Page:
Codependency

I somewhat feel like I have written about this topic many times, however, I know it is more likely I have played it in my head over and over again.

I had an urge to start at the beginning, however, I know you are busy and really just need a nice short post to get you through a few gulps of coffee.  To be honest that suits me as I’m writing this late in the evening and central heating has gone off!

A few years ago, I lost my job during a downturn and I was not alone.  I had a good job that in hindsight paid very well. How I got there is another chapter and is not relevant to this one, however, let’s say I achieved more than my teachers would have expected!  After the news had hit home and the dust had settled, I embarked on a one-man-band path to seek my fortune. It involved long periods at home alone, or short periods in parts of the world where travel brochures fear to venture.  You could say I was a busy fool, when in fact mental illness crept in and gave me that impression. All it did was allow me to think I was busy when in fact I allowed time to slip between my fingers. I changed, and my family saw it and so did my wife in far more ways than the kids would ever know.

My wife, who is also my sub supported me in many ways. She remained sexually focused when I couldn’t, she planned events when I was disorganised, and she kept the family together when I couldn’t see life as I did before.  You really couldn’t ask for more.  However, there was a flaw to this behaviour.

In hindsight, I should have gone out and got another job instead of working for myself. I would have moved on faster from the poor behaviour of individuals and our household income would not have been so affected.  What happened in reality is that I didn’t need to go out and find work, I was doing just fine. Nothing was really the matter aside from a few minor break downs in mental health.  My wife helped me to maintain the world of fiction in my head.  She was submissive and in order to maintain that power exchange, that I had let go, she made it look like I was still holding the reins when really, I wasn’t. Her approach was that maybe with the right amount of support I would bounce back to the old me.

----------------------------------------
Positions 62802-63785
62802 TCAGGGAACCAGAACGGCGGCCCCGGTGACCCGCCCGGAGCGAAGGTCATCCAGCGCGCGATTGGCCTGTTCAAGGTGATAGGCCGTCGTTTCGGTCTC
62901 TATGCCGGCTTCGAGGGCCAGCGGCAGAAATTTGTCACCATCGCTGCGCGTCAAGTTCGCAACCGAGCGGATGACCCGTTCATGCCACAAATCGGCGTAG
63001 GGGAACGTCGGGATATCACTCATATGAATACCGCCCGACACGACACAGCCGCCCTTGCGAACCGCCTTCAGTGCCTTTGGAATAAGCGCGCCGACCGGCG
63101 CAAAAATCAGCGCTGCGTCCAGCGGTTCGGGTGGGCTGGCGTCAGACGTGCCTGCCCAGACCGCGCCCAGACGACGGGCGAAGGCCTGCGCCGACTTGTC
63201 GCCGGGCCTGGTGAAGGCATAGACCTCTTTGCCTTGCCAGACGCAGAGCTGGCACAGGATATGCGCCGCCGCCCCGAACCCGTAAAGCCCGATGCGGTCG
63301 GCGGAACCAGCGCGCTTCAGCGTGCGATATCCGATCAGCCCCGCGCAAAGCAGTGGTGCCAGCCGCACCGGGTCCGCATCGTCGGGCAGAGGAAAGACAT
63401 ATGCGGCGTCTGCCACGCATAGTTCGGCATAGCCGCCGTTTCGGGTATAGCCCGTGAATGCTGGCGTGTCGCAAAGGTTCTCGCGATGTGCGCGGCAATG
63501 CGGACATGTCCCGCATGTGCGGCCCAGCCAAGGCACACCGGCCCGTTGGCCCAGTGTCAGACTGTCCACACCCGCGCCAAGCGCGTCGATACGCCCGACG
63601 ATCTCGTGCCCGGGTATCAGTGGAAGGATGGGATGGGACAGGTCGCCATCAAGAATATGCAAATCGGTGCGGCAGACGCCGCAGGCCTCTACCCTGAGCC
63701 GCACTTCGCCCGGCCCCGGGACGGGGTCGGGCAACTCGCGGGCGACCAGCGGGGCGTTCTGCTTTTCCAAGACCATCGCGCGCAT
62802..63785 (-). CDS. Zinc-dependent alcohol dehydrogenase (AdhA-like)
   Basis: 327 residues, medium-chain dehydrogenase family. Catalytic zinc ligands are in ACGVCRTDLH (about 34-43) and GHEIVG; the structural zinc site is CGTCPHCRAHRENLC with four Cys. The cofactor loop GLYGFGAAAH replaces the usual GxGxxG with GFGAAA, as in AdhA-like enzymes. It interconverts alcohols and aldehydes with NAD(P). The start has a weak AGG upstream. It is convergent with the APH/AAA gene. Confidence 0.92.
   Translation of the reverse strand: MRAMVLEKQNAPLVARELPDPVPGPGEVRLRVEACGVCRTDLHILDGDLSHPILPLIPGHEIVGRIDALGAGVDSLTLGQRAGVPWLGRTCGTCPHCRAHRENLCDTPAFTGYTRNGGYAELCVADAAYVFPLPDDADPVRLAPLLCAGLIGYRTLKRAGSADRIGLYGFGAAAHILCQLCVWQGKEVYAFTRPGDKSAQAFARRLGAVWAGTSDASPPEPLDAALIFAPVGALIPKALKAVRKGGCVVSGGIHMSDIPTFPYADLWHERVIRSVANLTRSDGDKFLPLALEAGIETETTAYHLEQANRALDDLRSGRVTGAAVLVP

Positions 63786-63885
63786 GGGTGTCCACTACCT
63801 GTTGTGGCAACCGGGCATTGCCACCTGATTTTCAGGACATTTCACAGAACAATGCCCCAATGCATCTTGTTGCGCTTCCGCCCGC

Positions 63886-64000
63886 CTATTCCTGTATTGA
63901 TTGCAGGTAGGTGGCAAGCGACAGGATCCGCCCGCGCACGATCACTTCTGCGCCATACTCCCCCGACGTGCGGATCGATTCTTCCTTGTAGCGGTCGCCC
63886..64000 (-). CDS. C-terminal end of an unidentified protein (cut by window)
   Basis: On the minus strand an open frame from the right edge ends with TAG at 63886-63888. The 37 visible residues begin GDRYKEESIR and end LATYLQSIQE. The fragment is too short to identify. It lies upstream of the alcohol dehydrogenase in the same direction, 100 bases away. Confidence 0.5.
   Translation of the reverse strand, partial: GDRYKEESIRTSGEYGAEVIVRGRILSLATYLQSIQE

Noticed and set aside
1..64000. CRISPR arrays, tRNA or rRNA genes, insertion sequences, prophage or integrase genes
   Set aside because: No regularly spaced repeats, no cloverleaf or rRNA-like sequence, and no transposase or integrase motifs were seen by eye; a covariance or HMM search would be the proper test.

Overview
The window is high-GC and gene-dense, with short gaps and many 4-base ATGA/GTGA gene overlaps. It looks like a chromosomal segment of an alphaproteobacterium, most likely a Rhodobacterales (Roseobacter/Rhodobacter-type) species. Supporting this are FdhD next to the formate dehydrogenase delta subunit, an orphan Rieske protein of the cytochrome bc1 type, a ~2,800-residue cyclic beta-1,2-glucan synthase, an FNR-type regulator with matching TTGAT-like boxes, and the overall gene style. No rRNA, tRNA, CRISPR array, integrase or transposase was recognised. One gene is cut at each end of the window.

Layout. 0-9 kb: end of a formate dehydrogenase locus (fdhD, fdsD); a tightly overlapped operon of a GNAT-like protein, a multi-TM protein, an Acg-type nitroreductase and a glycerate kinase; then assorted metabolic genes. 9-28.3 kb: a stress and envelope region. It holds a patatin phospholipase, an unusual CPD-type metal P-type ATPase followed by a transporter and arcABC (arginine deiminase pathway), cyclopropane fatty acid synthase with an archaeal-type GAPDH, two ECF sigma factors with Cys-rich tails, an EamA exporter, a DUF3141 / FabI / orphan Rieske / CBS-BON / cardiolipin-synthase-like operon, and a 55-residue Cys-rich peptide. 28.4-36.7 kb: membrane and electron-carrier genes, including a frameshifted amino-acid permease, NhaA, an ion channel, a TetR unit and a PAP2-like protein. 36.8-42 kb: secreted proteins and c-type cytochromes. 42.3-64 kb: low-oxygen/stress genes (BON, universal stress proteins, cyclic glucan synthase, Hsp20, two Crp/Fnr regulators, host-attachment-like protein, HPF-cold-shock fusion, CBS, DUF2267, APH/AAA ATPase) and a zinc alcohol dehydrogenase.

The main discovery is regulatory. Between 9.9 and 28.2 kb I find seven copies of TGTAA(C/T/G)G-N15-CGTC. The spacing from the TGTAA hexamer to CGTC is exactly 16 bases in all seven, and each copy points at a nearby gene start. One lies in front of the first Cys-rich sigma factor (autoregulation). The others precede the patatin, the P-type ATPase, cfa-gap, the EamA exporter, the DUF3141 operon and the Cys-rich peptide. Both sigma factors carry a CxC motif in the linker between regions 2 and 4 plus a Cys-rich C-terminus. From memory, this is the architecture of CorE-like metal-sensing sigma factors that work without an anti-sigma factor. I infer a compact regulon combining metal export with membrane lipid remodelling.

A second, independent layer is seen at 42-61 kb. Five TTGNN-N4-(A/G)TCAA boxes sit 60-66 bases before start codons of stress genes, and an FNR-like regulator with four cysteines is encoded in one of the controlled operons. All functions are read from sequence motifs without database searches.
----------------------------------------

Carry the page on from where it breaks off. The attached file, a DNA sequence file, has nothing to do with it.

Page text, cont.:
Having both reflected on this period in our lives, which is still ongoing, my wife could have taken the hard line with me and painted a different picture, one that met her needs more and that of our family. Of course, this co-dependent behaviour became circular and pulled us both down into an ever decreasing spiral.

Was missy wrong to take this approach? No, I would say not in all fairness.  Love is blind and part of the D/s dynamic is about self-sacrifice and putting the other person first.  On this occasion D/s did not help us in one half, however, in the other half it did.

In all the emotional hardship we face, D/s keeps us together. We have both come from failed marriages and know how it works.  Our love for each other is unquestionable as is our commitment to one another. We know how to interact as a couple and get the best from each other. We know we are a good match and that together we are very strong. D/s adds a depth of trust and knowledge about each other most people never find. We are lucky, I am lucky, and I never stop forgetting that.

 

Posted in Being a Dom and tagged , .

2 Comments

  1. Thank you for writing this. You may have played it over in your head but it helps for me to see it written down. I think that sometimes doing that can take the fear and the power from the things that happen and release the hold that the other feelings have on you. I feel lucky too ❤️

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